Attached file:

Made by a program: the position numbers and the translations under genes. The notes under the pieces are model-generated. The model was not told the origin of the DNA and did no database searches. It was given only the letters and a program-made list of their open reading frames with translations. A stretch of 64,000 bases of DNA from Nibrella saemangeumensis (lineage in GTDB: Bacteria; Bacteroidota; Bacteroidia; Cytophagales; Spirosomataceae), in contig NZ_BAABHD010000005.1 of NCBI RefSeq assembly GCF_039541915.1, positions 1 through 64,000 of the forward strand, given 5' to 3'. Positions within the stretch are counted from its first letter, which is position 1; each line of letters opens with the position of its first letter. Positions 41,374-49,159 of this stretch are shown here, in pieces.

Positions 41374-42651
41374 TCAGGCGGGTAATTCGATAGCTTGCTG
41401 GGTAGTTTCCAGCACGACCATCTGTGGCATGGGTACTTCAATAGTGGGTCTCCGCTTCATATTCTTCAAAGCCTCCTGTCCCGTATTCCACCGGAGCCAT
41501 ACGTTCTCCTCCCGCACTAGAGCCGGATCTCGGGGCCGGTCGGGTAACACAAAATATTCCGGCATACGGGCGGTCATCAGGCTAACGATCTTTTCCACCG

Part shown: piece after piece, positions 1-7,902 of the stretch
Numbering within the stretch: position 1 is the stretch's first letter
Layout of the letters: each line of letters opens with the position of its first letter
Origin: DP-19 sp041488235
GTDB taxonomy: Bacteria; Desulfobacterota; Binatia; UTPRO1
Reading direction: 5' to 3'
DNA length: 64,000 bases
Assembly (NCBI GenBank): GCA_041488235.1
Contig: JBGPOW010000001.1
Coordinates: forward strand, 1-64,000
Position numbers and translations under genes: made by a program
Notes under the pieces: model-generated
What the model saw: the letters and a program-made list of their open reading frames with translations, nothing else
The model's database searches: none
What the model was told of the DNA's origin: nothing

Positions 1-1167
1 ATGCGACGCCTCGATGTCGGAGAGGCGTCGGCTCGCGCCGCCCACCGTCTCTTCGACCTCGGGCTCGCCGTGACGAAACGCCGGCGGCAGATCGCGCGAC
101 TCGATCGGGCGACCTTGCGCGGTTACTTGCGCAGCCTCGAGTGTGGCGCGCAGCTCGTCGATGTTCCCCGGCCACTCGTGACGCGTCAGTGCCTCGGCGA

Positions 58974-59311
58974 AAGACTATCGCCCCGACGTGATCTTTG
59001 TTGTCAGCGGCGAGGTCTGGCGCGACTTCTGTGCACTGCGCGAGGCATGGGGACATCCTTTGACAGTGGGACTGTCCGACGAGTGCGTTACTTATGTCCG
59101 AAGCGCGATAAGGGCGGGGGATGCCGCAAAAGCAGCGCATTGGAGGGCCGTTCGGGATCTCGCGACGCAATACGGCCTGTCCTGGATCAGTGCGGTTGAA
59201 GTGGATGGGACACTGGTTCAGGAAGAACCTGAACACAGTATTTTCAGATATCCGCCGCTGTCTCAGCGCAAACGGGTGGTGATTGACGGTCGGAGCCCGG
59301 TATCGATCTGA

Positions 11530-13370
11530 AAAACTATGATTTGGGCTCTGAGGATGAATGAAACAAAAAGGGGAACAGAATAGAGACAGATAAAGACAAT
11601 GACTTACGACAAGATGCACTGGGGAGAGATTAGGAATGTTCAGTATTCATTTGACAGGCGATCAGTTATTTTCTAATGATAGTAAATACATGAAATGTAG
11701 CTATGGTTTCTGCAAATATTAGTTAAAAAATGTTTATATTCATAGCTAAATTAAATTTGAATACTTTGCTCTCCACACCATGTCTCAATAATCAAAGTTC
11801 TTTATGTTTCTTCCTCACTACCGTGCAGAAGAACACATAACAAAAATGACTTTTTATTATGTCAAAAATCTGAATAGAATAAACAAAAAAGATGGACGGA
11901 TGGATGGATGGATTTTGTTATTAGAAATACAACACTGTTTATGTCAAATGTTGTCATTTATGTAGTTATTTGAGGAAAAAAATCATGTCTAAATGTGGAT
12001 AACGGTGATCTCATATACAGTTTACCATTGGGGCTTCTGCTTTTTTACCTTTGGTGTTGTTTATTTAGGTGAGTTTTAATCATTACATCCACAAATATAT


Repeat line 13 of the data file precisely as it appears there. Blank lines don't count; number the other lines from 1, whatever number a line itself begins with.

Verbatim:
Assembly (NCBI GenBank): GCA_041488235.1